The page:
Using Sojourn Time

Load the model simulate_deforestation_and_abandonment_using_sojourn_time.egoml from \Guidebook_Dinamica_5\Models\additional_resources_lucc\sojourn_time\simulate_deforestation_and_abandonment_using_sojourn_time.

The use of sojourn time implies that a specific transition or event will not occur unless a certain time has passed since a specific event has occurred.

The concept of sojourn time can be implemented using a map that keeps track of the time since a particular event has occurred (for example, a transition from state i to j). For each cell, a clock will count the time past after a particular event has occurred. In the end of iteration, this map is updated, if there is no new event, the model simply adds one to the cell’s sojourn time, and if an event occurs, the clock is set to zero (Fig.1).

Fig.1 In this case, sojourn time map keeps tracks of the time past after a cell has changed to a new state. All cells begin with 99 time units

The sojourn time can be used as a rule to constrain a transition from a state to the other only after a certain sojourn in a particular state. In this example, the sojourn time is used to influence the probabilities from deforested land (value 1) to abandon – regrowth (value 8). Land is only abandoned after 4 years in use: i.e. after deforestation has taken place (transition 2 to 1).

The sojourn map is initialized with high values (e.g. 9999). By doing so, it’s possible to differentiate cells where a certain transition has never occurred from cells that have changed during the simulation. This might be useful for further analyses.

At the end of iteration, a new sojourn map is calculated by comparing the previous land-use map with the current one. Cells whose states have changed, the corresponding sojourn times are set to zero; otherwise they are incremented by one time unit.

The sojourn time concept is applied to constrain a change. An easy way to do this is by modifying the corresponding probability map. As these maps are stacked in a cube raster set, you need first to extract the layers from the cube raster set, so the Calculate Map will be able to manipulate them separately.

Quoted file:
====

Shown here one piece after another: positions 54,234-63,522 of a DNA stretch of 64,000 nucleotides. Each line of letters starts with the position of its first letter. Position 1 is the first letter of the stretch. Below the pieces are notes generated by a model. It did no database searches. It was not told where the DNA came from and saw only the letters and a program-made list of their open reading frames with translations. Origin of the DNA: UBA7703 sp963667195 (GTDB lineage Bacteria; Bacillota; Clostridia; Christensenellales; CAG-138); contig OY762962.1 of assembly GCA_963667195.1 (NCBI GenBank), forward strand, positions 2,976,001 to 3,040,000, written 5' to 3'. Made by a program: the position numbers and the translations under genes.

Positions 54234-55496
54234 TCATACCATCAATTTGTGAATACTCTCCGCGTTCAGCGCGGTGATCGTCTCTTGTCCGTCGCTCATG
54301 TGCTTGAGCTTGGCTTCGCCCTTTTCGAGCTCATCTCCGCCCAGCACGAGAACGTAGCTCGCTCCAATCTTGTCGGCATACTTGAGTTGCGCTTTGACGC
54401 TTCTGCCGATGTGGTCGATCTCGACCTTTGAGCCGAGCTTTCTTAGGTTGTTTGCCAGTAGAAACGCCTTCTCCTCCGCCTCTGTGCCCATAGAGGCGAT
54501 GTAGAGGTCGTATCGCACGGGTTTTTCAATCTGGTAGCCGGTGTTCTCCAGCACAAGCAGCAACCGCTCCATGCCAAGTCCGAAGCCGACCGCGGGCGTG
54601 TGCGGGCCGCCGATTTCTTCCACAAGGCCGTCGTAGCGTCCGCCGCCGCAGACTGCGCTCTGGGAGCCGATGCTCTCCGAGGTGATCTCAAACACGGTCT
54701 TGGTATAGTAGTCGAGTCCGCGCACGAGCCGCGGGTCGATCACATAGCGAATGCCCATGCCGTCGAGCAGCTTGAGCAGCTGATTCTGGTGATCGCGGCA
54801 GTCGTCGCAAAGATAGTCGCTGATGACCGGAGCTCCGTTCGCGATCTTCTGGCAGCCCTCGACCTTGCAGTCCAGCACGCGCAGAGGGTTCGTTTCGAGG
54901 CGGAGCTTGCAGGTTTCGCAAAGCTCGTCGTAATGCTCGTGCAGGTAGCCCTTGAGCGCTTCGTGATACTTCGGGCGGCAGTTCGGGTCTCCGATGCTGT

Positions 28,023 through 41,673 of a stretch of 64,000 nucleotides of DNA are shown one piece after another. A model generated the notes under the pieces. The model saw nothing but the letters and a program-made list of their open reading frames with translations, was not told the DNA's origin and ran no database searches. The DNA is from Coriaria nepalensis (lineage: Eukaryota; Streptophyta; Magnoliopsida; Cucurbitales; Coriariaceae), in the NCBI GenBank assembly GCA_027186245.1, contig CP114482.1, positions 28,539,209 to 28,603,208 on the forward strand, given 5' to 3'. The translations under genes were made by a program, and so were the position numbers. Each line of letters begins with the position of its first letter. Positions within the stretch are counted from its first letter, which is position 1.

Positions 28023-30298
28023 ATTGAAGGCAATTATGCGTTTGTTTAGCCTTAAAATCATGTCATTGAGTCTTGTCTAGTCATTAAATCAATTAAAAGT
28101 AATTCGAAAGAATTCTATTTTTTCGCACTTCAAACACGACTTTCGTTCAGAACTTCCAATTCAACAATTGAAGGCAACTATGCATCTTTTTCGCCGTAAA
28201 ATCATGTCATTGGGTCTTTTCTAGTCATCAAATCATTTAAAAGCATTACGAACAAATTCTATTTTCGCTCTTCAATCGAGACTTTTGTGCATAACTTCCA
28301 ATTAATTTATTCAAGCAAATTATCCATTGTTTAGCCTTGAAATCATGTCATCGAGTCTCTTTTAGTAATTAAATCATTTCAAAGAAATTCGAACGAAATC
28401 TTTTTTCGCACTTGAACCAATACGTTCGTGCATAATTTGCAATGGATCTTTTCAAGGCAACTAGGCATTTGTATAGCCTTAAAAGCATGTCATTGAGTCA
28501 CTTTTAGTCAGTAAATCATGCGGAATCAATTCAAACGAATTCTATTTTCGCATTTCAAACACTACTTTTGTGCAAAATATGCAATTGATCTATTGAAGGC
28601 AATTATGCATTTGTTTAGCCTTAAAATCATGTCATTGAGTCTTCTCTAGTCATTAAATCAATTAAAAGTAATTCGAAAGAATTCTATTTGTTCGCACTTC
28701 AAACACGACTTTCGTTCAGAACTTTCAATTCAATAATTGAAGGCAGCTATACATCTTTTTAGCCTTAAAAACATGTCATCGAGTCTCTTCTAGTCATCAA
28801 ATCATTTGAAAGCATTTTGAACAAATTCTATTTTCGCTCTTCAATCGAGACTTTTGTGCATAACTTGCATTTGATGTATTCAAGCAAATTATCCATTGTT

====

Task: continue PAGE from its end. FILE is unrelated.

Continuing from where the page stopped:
After calculating the probability map using Calc W. of E. Probability Map, the layer of the transition from deforested to abandon (transition 1 to 8) undergoes a new calculation. This is a comparison of the sojourn time. If a deforested cell is older than 3 years, its probability is kept unchanged. If it is not, the probability to change to abandon is set to zero, impeding, as result, this transition to take place.

The transition functors (Patcher and Expander) do not change cells with transition probabilities equal to zero.

Then, the probability layers (the original layer with transition 2 to 1 and the new layer with transition 1 to 8) are put together again as a new cube raster dataset, which is passed on to the transition functions, Expander and Patcher.

Using sojourn time and deterministic transitions

Load the model simulate_def_aband_and_deterministic_transition.egoml from \Guidebook_Dinamica_5\Models\additional_resources_lucc\sojourn_time\simulate_deforestation_and_abandonment_using_sojourn_time_and_deterministic_transition In this example, transition from abandon (land abandoned undergoes regeneration) to forest is deterministically determined based only on the sojourn time. So after a period in regrowth, the abandoned parcel has acquired a forest structure similar to a mature forest, thereby considered as forest. The minimum sojourn time for this transition to occur is 21 years (Fig.2)

Fig.2 Transition from abandon to forest are deterministically determined solely based on sojourn time.

An additional transition from deforested land to abandon is added to the previous model. Calculate Categorical Map placed at the end of the model is employed to perform this transition. Its rule is the following:

if i1 = 8 and i2 > 20 then 2 else i1

i1 is the landscape map and i2 is the sojourn map (forest is 2, abandon is 8). Note that for simplicity, it’s not possible to clear areas in abandon (transition 8 to 1). This could be added to the model as a new transition. Texeira et al. (2009) provide an example of modeling the landscape dynamics of the Atlantic forest, which includes multistate and transition from forest to various land-use.

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